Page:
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Testing for Rationality, Separability and Efficiency

  • Per Hjertstrand
Publiceringsår: 2008
Språk: Engelska
Sidor: 125
Publikation/Tidskrift/Serie: Lund Economic Series
Volym: 148
Dokumenttyp: Doktorsavhandling
Förlag: Department of Economics


This thesis aims to propose, evaluate and apply test procedures for rationality, weak separability and efficiency. In particular, it focuses on nonparametric revealed preference procedures. This approach has the advantage of not having to stipulate any functional form for the utility function, unlike the parametric approach which relies on finding a suitable functional form for the utility function. Many nonparametric approaches to testing rationality and weak separability are based on what is referred to in the literature as Afriat’s theorem. The significance of this theorem is that if the observed data satisfy some testable conditions, then the data may be rationalized by a well-behaved utility function that possesses such properties as being non-satiated, continuous, monotonic and concave. Chapter 2 provides a generalization of Afriat's theorem. It is shown that the concavity condition in the theorem may be relaxed to the weaker assumption of semistrict quasi-concavity. In particular, revealed preference conditions are used to check whether a finite data set can be generated by a non-satiated, continuous, monotone and semistrict quasi-concave utility function. In addition, it is shown that a data set can be checked for consistency with economic theory by solving a simple linear programming problem. Chapter 3 investigates the properties of nonparametric revealed preference tests for weak separability by means of Monte Carlo experiments. A block of goods is said to be weakly separable from all other goods when the marginal rate of substitution between any pair of goods in the separable block does not depend on the quantities consumed of any good that is not in the block. A main finding of this thesis is that the bias of the sequential test proposed by Fleissig and Whitney (2003) is low, but that the performance of the test deteriorates substantially when measurement errors are added to the data. The theoretically unbiased test by Swofford and Whitney (1994) is found to suffer from an empirical bias, most probably because the test is heavily dependent on efficient nonlinear optimization routines. Chapter 4, using a data set that comprises yearly observations from 1963-2002 examines separability structures and the demand for food in the Swedish food market. A data-orientated search method based on the multistep test procedure proposed by Jones, Elger, Edgerton and Dutkowsky (2005) is applied to find an appropriate structuring of goods in the demand analysis. Most agricultural studies assume that animalia products, beverage products and vegetabilia products constitute separable groupings. It is shown that this is a misleading assumption when analysing Swedish food data. Chapter 5, co-authored with Kerstin Enflo, addresses the issue of Western European regional productivity growth and convergence by means of data envelopment analysis (DEA), decomposing labor productivity into efficiency change, technical change and capital accumulation. A main finding is that the relative ranking of efficiency scores obtained using DEA is stable with regard to bias-corrections. The decomposition shows that, on average, capital accumulation and technological change have played roughly equally large roles, whereas efficiency changes have contributed negatively.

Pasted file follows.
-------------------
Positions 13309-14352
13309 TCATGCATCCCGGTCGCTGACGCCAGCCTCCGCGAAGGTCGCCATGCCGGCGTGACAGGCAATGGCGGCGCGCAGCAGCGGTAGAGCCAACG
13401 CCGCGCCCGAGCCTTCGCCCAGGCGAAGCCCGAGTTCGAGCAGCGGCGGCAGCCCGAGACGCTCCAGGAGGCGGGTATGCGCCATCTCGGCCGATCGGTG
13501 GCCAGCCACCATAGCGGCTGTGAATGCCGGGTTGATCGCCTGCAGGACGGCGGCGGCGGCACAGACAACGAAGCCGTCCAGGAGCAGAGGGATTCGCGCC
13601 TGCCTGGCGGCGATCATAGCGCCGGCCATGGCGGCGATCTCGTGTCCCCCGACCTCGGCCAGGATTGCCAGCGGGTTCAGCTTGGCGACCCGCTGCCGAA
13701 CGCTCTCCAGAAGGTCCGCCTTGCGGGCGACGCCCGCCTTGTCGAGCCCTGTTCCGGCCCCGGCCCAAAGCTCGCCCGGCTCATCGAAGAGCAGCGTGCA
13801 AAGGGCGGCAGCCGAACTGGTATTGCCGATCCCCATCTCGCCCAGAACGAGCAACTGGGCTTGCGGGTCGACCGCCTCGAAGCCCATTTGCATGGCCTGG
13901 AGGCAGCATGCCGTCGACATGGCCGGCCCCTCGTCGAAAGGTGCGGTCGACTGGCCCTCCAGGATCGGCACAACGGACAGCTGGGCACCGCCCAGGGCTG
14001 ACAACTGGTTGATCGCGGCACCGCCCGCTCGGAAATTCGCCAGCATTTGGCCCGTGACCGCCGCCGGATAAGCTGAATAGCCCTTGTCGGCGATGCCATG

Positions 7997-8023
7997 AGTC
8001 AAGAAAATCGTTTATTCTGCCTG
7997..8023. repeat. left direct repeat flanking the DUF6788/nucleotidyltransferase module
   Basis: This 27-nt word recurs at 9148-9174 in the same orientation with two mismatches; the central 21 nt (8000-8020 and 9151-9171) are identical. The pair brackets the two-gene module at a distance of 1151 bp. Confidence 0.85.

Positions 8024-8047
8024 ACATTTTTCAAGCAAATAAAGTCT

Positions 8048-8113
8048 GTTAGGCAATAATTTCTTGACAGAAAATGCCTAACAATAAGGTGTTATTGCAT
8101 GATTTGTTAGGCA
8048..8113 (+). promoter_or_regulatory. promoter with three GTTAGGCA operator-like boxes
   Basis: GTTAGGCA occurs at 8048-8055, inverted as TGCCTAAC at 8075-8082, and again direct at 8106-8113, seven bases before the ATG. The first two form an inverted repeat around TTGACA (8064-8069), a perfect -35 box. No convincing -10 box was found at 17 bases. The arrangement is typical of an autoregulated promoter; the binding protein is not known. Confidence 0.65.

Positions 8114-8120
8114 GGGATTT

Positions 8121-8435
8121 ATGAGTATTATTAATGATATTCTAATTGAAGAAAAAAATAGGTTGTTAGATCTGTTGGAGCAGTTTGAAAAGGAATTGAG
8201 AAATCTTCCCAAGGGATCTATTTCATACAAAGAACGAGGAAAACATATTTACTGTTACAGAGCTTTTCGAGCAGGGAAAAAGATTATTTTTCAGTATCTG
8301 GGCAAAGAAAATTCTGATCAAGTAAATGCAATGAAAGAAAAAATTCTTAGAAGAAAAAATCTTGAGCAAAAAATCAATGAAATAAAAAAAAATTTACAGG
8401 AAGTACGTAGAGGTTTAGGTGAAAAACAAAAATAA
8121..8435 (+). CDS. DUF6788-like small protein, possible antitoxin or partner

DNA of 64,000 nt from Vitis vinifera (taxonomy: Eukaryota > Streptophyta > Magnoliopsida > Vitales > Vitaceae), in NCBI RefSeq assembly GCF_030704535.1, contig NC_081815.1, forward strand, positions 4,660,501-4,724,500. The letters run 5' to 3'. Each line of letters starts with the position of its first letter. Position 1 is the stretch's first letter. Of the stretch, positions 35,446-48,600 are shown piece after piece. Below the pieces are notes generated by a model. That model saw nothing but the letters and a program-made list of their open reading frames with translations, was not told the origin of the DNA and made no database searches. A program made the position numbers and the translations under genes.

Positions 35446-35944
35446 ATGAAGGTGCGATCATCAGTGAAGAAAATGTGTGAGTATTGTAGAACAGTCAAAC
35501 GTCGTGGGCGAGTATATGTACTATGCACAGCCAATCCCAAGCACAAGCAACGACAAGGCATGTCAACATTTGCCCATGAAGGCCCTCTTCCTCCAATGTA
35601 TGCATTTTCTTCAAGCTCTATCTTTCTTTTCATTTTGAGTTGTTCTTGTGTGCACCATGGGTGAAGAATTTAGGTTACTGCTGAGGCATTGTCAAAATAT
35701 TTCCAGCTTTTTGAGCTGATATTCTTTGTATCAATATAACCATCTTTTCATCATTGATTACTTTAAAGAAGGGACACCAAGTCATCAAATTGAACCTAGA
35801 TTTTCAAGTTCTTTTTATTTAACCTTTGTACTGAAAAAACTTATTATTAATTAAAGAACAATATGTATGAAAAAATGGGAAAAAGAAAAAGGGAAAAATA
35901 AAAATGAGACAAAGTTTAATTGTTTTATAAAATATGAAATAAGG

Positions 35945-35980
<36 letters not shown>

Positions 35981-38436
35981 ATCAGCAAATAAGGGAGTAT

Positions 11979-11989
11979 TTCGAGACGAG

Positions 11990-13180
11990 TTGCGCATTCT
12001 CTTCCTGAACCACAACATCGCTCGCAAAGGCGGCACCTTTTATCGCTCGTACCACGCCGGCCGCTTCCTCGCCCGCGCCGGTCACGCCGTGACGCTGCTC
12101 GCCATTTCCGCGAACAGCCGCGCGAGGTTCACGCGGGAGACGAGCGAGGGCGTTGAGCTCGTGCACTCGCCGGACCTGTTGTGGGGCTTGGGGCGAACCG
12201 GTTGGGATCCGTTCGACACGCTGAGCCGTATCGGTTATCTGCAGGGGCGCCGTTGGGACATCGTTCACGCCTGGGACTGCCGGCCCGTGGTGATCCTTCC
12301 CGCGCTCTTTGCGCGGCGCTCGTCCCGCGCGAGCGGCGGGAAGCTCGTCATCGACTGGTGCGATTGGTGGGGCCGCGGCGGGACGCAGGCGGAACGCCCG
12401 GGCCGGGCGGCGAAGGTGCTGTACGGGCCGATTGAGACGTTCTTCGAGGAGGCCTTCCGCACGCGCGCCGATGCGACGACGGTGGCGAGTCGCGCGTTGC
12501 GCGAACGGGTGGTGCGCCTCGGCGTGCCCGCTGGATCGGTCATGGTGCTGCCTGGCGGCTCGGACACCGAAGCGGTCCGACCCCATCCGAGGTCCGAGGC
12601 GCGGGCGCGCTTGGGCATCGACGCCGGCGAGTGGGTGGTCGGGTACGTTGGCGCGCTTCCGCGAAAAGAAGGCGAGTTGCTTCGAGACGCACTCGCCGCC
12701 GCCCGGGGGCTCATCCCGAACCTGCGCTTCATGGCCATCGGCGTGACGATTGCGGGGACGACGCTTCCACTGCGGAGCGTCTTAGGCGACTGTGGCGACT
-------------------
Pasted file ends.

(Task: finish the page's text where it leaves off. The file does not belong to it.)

Holger Crafoord Ekonomicentrum EC3: 210
  • Andrew Mullineux (Professor)


  • Economics
  • Revealed preference
  • Regional convergence
  • Rationality
  • Nonparametric
  • NONPAR test
  • LP test
  • GARP
  • Efficiency
  • Data Envelopment Analysis (DEA)
  • Afriat’s Theorem
  • Bootstrap
  • Swofford and Whitney test
  • Weak separability


  • David Edgerton (Professor)
  • ISSN: 0460-0029

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